Terry Hannigan lived in Toronto's Maxwell Meighen shelter until earlier this year. While on the streets, he says it took him months to find a doctor willing to take him on as a patient.

This copy is for your personal non-commercial use only. To order presentation-ready copies of Toronto Star content for distribution to colleagues, clients or customers, or inquire about permissions/licensing, please go to: www.TorontoStarReprints.com
MONTREAL—In a group of several dozen homeless-health specialists from across the country that gathered last week in the basement of a Montreal hospital, two people stood out from the rest.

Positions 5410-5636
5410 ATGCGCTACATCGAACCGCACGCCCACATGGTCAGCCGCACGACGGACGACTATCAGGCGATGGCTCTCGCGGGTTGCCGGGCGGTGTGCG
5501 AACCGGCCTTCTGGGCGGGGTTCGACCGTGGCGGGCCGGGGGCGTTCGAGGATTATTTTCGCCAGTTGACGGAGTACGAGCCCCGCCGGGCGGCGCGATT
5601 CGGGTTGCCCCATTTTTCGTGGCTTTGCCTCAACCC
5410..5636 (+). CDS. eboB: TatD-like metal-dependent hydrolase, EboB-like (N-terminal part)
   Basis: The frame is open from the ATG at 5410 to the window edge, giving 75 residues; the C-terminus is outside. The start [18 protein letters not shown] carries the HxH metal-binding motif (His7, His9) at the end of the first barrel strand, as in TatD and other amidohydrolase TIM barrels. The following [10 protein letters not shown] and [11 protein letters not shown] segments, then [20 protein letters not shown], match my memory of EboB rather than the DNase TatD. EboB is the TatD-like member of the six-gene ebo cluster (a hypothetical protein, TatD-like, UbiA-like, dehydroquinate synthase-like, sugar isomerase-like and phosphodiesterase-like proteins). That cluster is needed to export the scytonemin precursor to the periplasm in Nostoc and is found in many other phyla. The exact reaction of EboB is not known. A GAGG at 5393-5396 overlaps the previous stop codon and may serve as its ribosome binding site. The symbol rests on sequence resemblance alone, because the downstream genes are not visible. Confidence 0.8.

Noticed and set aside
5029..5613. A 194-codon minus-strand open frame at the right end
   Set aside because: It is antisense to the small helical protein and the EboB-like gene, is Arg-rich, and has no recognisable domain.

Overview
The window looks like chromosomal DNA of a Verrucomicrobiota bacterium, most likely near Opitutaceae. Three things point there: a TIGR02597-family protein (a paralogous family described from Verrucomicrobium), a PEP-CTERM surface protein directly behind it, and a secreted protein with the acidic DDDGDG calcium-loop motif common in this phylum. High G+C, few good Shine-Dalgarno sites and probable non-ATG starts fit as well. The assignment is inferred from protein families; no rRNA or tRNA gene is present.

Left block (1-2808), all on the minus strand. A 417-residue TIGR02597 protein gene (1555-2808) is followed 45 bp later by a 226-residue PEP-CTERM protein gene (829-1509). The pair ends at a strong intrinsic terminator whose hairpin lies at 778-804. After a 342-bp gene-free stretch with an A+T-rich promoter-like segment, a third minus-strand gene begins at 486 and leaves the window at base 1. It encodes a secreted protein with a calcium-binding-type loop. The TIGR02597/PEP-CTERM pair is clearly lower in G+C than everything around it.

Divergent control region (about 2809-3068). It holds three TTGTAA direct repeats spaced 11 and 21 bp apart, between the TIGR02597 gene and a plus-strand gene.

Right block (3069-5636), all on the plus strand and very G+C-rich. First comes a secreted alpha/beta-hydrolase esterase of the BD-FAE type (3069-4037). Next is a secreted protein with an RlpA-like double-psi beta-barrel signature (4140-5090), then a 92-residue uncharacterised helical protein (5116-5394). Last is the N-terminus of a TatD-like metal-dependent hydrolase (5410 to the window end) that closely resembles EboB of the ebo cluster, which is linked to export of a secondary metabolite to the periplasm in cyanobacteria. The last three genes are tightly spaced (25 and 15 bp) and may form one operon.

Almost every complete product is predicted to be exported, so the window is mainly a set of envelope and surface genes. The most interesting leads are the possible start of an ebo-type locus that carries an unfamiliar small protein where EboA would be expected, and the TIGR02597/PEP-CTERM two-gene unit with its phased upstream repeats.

The medical professionals had stepped away from their street practices to begin drafting Canada’s first set of evidence-based guidelines on homeless health treatment — recommendations that have been tried and were proved successful.
The goal of the process is to ensure that doctors across the country are delivering quality treatment for people on the streets or close to it.
The air was thick with medical lingo. They spoke of “interventions” and “case management” and “shared-care models” and “patient-important outcomes.”
But during a morning break, Terry Hannigan and Christine Lalonde snuck …
READ MORE ON THESTAR.COM